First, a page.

I've thrown pottery and can understand the emotion and work involved in creating a piece.  A thoughtful human touch is evocative.

Lol! Yes, it is a bit daunting at first, but really it makes sense (mostly,not always) "Diamond, Circles, Beads" etc. What drives me nuts is when you think a piece with a very definite design might be called something similar.. ie 
"Wild Strawberry" on a strawberry design, only to find out it's called "Sunny Day" UGH!

And I agree on a potters work as well! Are you familiar with George Orr, aka The Mad Potter of (Biloxi) Mississippi? I would LOVE to find anything made by him!

I'm not familiar with pretty much any potters.  I have a decanter and three cups.  The cups are signed 'Fogarty' but the decanter is not.  The decanter also has a big crack in the bottom I didn't notice because I was too excited.  The decanter (and cups) are very steam punk.  My opinion, anyway. 

Point being, I need to take a valium before I go hunting or I'm going to wind up with a bunch of real neat stuff, sitting around my little apartment.

Time to hunt.

I'm sorry to hear about the decanter, and I would LOVE to see it to, being a Big Fan of Steampunk also!

I'm just hoping you won't be driving for the hunt? LOL, and what in the world is a collector/dealer doing in a "Small Apartment" - that is an oxymoron, me thinks! :P

Happy Hunting!

I vote for miner's pick and gold pan.  NOT an anchor. Rather than a supermarket, I'm thinking it was a miner's supply/hardware store.  Nice piece of glass. Where does it say Pragers on it? BTW Pragers is usually spelled Praegers.  Gold mining in California was pretty much finished by 1860 and other areas were being "rushed".  Idaho 1860s-70s, BC Canada 1870s, Australia 1880s, Alaska-Yukon 1897-1910.

Like Vicki suggested I think you have a reproduction from the 1950s-60s.

Were my cable company be worth a grain of sand in the Sahara, I would have posted a great reply, Tom.  Let's try again.  I'll start by refining the pattern:  Northwood's #12 Advertising (Near-Cut).

An odd Google of... whatever it was, got me to the California Digital Newspaper Collection.  I further found http://cdnc.ucr.edu/cgi-bin/cdnc?a=d&d=SFC19060708.2.32 with reference to 'Your Credit is Good'.  In the end, the newspaper ad had nothing to do with my piece.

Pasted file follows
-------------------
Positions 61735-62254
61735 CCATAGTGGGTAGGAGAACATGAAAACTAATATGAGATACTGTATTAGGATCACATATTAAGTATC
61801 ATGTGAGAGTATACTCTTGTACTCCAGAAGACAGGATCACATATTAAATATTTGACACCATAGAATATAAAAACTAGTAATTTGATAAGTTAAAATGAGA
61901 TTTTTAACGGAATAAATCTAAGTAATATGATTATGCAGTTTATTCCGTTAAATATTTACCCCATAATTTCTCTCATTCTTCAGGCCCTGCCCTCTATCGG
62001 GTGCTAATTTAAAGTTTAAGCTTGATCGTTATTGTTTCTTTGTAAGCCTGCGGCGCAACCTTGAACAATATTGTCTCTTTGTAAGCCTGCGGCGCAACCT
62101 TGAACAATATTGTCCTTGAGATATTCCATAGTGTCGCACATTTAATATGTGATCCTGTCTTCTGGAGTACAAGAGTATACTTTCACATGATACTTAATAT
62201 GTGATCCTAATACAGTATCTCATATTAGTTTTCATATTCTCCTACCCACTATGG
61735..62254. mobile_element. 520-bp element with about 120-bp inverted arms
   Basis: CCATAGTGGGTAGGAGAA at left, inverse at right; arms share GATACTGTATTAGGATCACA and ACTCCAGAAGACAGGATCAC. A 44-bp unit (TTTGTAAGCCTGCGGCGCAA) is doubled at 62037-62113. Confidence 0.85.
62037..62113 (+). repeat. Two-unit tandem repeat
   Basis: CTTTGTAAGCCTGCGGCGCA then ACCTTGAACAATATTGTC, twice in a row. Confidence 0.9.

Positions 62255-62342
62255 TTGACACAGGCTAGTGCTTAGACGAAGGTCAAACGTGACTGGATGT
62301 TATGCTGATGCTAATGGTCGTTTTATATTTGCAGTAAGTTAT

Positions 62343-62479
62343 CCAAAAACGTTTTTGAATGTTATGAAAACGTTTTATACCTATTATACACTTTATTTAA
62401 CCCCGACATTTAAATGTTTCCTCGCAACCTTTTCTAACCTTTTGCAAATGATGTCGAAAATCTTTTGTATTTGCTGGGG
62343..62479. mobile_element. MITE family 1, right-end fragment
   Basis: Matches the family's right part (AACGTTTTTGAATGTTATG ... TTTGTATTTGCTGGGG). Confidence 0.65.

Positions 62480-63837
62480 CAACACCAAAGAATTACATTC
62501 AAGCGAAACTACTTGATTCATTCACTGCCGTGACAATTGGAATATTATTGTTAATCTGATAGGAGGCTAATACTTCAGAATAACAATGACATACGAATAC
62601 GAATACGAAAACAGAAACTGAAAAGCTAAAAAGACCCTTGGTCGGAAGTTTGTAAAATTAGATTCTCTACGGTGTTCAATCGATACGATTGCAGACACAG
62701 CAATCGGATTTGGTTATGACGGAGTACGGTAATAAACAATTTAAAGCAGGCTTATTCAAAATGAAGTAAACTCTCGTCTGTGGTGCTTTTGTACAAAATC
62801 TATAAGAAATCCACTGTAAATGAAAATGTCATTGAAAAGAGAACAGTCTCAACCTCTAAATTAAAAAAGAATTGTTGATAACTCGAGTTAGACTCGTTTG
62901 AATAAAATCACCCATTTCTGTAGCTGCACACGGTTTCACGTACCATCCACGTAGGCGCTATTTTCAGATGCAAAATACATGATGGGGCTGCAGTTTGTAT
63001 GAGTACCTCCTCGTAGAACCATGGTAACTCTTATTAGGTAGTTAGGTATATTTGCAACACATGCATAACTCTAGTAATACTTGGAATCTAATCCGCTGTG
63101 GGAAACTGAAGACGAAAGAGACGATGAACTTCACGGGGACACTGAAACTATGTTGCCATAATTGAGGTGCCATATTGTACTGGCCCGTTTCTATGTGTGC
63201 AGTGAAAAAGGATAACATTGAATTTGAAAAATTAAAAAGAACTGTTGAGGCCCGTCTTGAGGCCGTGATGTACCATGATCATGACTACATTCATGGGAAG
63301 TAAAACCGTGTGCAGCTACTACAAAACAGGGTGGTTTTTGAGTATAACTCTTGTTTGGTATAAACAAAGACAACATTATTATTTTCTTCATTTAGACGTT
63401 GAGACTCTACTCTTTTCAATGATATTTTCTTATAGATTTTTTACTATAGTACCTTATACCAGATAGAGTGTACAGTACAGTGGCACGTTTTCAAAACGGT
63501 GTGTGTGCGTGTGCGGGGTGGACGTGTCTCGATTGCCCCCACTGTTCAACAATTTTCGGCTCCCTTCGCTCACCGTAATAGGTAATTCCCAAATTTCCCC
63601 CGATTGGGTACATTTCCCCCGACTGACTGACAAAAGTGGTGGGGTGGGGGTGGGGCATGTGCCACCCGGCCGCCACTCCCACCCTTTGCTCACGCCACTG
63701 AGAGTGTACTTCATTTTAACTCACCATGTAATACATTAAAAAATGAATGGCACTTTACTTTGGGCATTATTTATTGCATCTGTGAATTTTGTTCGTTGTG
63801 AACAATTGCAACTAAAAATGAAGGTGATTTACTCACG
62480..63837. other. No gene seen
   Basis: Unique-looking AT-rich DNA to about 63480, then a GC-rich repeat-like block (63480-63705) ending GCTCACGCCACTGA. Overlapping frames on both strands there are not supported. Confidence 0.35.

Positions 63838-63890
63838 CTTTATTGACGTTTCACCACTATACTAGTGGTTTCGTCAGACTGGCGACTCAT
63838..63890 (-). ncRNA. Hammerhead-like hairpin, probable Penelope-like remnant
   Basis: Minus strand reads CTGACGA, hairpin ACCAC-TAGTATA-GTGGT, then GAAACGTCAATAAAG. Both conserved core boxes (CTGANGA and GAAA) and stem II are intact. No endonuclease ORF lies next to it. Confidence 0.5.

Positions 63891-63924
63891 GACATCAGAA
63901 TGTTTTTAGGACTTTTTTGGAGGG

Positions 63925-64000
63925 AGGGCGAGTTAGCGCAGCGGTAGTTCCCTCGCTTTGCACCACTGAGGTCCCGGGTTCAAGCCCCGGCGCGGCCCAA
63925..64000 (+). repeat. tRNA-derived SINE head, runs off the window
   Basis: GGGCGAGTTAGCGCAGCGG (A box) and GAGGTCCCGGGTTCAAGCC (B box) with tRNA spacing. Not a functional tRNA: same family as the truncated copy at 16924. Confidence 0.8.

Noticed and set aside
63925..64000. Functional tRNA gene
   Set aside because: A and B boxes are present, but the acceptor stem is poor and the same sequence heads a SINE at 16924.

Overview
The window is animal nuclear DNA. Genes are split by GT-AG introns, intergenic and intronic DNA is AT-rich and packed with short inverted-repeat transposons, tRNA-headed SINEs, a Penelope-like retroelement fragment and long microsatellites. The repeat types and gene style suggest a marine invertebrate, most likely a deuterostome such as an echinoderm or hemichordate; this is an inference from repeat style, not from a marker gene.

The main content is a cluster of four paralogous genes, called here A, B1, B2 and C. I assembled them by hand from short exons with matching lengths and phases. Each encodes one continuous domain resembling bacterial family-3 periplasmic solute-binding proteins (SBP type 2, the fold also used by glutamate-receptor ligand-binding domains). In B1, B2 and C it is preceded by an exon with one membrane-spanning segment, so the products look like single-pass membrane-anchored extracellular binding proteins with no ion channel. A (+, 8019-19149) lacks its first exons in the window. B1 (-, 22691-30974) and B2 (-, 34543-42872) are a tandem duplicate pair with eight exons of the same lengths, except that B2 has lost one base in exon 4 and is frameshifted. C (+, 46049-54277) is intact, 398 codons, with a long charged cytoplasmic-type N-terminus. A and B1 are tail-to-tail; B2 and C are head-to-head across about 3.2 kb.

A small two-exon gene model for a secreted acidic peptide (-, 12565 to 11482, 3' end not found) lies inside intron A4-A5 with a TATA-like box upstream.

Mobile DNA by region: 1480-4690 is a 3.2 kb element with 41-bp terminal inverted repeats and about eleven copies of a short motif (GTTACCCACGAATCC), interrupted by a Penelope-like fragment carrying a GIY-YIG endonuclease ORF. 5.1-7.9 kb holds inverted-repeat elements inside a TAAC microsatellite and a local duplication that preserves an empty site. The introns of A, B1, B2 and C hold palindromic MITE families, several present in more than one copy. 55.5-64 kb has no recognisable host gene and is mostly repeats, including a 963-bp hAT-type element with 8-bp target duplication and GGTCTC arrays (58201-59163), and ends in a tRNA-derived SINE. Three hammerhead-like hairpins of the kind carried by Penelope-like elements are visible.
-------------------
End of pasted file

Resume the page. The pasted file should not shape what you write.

Why do I not think it's a mid century repro?

The sharpness of the points and logo embossing are crisp and defined.  Even the handle of the pick has dimensionality.

Were it repro, something should have shown up in a diligent search of the myriad permutations of words that describe the piece.  As it is, mine is the only one that comes up.

The beginning of manufacturing was in 1906.  Well within your time frame for the Alaska-Yukon gold rush.  Thanks for that one.  I hadn't considered.  And thanks for the seconding of my vote of pick and shovel.

Comparing mine to the same patterns online: there are similarities that would be hard to reproduce.  The curved, clear areas have the same wavy optic.  Like old window pane glass.  I don't have a good picture.  A quick search will find you a good shot.

Northwood went out of business in 1928.  If this were a mid cent repro, would the same Northwood N logo be embossed?

If one or two of these were true, it might not be anything.  5 is more significant.

Bill Edwards and Mike Carwile's book 'Standard Encyclopedia of Pressed Glass 1860-1930: Identification and Values' is the only reference I can find.  It's the same pattern.

So, more antique mining... mining.

Just an FYI, I agree with Scott on time frame, and NO, the Northwood "N" in circle has not been reproduced, as of the last time I checked ( about a year ago).

I "guessed" repro at first, but after all the research I no longer think so. I do think it's a "period" EAPG advertising piece. 

The Alaska angle is a good one, Hope you find something with that!